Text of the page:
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Letter to the Editor

Comment on the Letter by AndrivonóRe: Pathogenicity and Virulence. R. S. Hunt. Canadian Forest Service, Pacific Forestry Centre, 506 West Burnside Road, Victoria, B.C. V8Z 1M5, Canada. Phytopathology 84:874-875. Accepted for publication 12 July 1994. Copyright 1994 The American Phytopathological Society. doi:10.1094/Phyto-84-874.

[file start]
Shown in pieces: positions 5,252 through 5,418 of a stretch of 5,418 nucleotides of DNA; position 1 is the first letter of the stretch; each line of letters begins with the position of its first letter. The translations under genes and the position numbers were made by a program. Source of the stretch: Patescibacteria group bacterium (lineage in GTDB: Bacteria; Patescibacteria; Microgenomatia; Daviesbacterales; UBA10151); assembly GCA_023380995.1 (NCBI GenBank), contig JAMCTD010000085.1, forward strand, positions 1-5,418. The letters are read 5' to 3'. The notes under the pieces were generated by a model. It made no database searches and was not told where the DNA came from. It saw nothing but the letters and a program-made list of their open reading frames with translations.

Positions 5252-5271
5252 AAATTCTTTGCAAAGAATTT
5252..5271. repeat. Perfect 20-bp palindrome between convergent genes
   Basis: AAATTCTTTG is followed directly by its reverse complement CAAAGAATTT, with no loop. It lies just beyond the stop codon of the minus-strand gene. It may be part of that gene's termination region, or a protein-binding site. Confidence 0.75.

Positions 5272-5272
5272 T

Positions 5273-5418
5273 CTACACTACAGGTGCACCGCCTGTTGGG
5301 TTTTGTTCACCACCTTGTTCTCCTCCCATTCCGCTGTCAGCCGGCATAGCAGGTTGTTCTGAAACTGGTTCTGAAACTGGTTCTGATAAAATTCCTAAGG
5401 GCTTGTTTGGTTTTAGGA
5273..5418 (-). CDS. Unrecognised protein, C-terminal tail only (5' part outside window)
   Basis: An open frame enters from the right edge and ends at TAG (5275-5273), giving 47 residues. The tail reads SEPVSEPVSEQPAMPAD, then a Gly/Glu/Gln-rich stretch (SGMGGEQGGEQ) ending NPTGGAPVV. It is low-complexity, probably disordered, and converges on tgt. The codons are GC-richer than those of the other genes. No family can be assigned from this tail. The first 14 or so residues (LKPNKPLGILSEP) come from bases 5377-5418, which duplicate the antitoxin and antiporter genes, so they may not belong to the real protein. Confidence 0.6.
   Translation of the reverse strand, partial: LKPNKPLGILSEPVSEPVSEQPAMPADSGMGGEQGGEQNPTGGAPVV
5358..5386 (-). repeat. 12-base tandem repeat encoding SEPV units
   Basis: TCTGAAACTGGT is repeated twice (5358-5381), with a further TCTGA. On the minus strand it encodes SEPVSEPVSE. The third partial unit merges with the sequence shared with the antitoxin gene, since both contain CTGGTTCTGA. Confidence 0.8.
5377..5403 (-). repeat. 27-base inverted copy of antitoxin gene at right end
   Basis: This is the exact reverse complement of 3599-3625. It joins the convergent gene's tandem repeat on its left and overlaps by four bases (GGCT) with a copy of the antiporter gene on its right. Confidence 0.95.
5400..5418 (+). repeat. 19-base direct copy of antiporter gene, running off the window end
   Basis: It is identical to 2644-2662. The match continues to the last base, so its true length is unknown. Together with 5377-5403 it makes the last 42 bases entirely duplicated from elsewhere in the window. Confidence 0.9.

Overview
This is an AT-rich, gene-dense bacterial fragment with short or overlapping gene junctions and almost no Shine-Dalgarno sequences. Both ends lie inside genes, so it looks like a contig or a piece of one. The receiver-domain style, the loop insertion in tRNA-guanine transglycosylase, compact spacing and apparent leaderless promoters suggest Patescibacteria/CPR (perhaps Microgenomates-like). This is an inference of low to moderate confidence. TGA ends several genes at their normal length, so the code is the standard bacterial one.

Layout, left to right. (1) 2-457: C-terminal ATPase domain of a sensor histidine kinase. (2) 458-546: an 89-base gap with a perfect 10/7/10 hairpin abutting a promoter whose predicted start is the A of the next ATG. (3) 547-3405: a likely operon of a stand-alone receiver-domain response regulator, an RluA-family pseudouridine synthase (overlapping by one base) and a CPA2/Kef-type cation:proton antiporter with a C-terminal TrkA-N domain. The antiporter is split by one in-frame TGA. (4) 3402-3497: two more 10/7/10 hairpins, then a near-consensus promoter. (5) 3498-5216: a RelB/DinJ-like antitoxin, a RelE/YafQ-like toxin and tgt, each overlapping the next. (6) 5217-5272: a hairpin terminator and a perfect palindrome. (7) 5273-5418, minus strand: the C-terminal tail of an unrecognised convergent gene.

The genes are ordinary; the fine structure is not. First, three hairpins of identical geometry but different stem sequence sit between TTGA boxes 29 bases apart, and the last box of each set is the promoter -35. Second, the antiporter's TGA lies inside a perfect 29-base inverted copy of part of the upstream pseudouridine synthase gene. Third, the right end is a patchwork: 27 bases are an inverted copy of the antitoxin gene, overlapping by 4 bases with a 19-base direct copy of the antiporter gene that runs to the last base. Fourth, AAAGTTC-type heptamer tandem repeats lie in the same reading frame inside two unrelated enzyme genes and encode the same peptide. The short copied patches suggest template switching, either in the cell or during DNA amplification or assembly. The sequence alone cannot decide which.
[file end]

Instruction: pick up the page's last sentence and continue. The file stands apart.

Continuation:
De Bary is usually considered the father of modern plant pathology, having produced over 60 prominent students (6), and there was a time when many plant pathologists could trace their academic lineage to him (5). The few who could not had to survive in a plant-pathology world dominated by the offspring of De Bary, so they readily learned the lexicon of De Bary's students. However, since the advent of biotechnology, there has been an influx of scientists working in plant pathology who cannot trace their roots to this proud lineage and who are so numerous that they can now submit a paper to a plant pathology journal and have it reviewed solely by their peers. Thus, there are condoned transgressions of classic phytopathological definitions, simply because the followers of the De Bary school of thought are omitted from the review process. I believe, for the sake of effective communication, that we should attempt to stick with the definitions of terms and understanding of concepts that originated deep within our academic family tree. Even if a majority within our society agree that a long-standing term should be modified, we should bear in mind the possibility of confusing future generations with terminology rooted on shifting sands. A change in terminology should be based on consistent argument, should be professionally documented, and should provide a link between past and future.